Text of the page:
Rubi finds herself yearning to get to the bottom of these strange physical reactions to issues that she knows are psychological ones from the past. She yearns for the truth and wants to understand what happened long ago that keeps seeping into the present.
This book is beautifully written and has some interspersed poetry in some parts of it, which is exquisite. Mashigo has created tension, turmoil, love, and dedication in her characters with striking seamlessness. The novel also juxtaposes what many young South Africans face: living in a world as adults that is vastly different from the one that they lived in as children and, sometimes, the ones that their parents and grandparents still inhabit. It also contrasts holding traditional beliefs with living in a city where there is a cosmopolitan set of views and beliefs.
This novel is also very South African. I really, really liked it because of that, but I wonder how accessible some parts of it are to non-South Africans. Perhaps the author doesn’t mind and just wrote this book for us J. Notwithstanding this, I strongly recommend this book for it poetic beauty, its depth, and the characters’ resilience.
My rating: 4 stars
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The Yearning was an intriguing book to read and the characters really drew you in. I liked how Mashigo peppered the story with a mix of traditional knowledge and histories and juxtaposing with the cosmopolitan world of Cape Town. Sometimes the best way to deal with trauma is to use everything you can - family, local/historical knowledge, and whatever "western" tools you can. I felt for Marubini (how can you not??) and the other characters touched by darkness but found the emphasis on being culturally centred and finding strength in this to be refreshing and important - especially in South Africa where many historical and current traumas intersect and respect is mostly afforded to the "modern" over the "traditional" methods of healing. The story, though at times fantastical, paints a realistic portrait of the continued violence of modern (and deeply scarred) South Africa where freedom may be more of an individual/fractured journey rather than the grand political freedoms that were championed by the movements of the 20th century.
While the people are authentically rooted in the context of South Africa, the characterisation and the issues are universal. You know little Morubini; perhaps she is you.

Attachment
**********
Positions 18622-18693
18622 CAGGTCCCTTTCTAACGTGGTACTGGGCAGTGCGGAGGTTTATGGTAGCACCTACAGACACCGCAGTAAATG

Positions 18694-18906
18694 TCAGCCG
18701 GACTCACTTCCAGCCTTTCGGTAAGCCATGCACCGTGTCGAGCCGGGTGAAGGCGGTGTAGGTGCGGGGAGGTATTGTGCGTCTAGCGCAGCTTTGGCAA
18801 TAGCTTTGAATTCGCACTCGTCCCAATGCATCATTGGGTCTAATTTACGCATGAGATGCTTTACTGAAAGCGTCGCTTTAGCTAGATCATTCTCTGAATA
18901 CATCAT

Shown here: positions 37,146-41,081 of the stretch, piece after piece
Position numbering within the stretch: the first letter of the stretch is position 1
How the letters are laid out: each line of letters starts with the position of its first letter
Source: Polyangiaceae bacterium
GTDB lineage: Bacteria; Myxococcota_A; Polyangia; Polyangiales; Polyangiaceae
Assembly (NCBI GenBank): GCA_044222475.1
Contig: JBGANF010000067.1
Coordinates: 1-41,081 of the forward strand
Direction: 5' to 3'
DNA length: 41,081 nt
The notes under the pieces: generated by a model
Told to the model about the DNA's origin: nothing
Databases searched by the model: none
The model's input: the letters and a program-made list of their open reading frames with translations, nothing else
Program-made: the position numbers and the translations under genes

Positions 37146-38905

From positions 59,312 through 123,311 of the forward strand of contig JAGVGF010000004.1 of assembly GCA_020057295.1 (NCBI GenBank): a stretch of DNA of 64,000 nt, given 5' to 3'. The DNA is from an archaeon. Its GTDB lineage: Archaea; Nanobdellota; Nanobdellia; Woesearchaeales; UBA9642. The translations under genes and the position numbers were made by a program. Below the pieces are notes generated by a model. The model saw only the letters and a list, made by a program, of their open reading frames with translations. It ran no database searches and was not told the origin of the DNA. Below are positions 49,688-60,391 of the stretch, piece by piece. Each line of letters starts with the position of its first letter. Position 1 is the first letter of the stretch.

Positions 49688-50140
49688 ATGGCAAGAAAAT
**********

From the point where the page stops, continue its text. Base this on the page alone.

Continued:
I loved that are plenty of strong female characters in this story, all of whom are beautifully and colourfully written, while I find that the author is still careful and considerate around the men and boy character - despite the central tragedy of the story. I’m sure that’s hard to achieve, especially in the context of South Africa’s deep-rooted issues around gender-based violence.
The author handles these horrific issues with such grace, never once turning her back on the “inner” child who is struggling to find belonging.
The characters sometimes uses phrases in other languages but, if you’re South African, you recognise how necessary those are for authenticity and anyway they’re easy to decipher.
The author leaves you wanting to know more but, having shared in the pain and the power of this exceptional family, you accept that some things are not for the awareness of outsiders like you and me.
This entire review has been hidden because of spoilers.
Waited 3 years to read the book and my goodness it was worth it! Mohale is an amazing story teller who keeps you hooked and leaves you yearning for more. I did not want to put the book down once I started. The first sentence literally locked me in. I love how she covers womanhood, family, relationships and spiritual gifts in a way that is easily understandable. Marubini is a modern women residing in Cape Town who still adores her hometown, has a successful career and a healthy relationship with her boyfriend and family, well brother. An unsettling event happens which makes her question things around her and wanting to unveil the hidden trauma. I love the supportive people Marubini has in her life. This is a beautiful story with a beautiful ending.
A beautiful book - gentle, evocative, haunting and thought-provoking. It starts off a little slowly, but in this way Mashigo builds up a context essential to the rest of the story. As the story progresses we gradually learn more about the main character, Rubi, and her father and grandmother. It is hard to say too much about this book without giving away the story - but it is beautifully written and hard to put down. (The only thing that really annoyed me about the book is the repeated grammatical error when the author uses "you and I" (instead of "you and me" when both pronouns are objects, not subjects..... I think the editors should have picked that up.)
From the streets of Soweto to de Villers wine estate boardrooms in Cape Town. Marubini is the first baby to survive from her mother’s pregnancies, hence the opening line “my mother died seven times before she gave birth to me. I am grateful for the corpse that somehow seemed to resurrect itself”. And her name, her grandmother believed she was a new beginning for those who lived long lives and needs respite, where the past lies, place of old from where they once came.
In the yearning, Mohale explores the intersection of the past with the present. To highlight the importance of past confrontation and honesty, healing and acceptance. With her life flourishing in Cape Town, Marubini is back home and her dreams and nightmares about the past are finally confronted to bring about healing.
This book is well-paced, easy to get to and maintain the atmosphere. The font different between the past and recent events, made it easy to understand both points of views. The exploration of the past, present and the intersection of both the modern and traditional world makes it a great way to start the conversation about beliefs and religion and experiences. .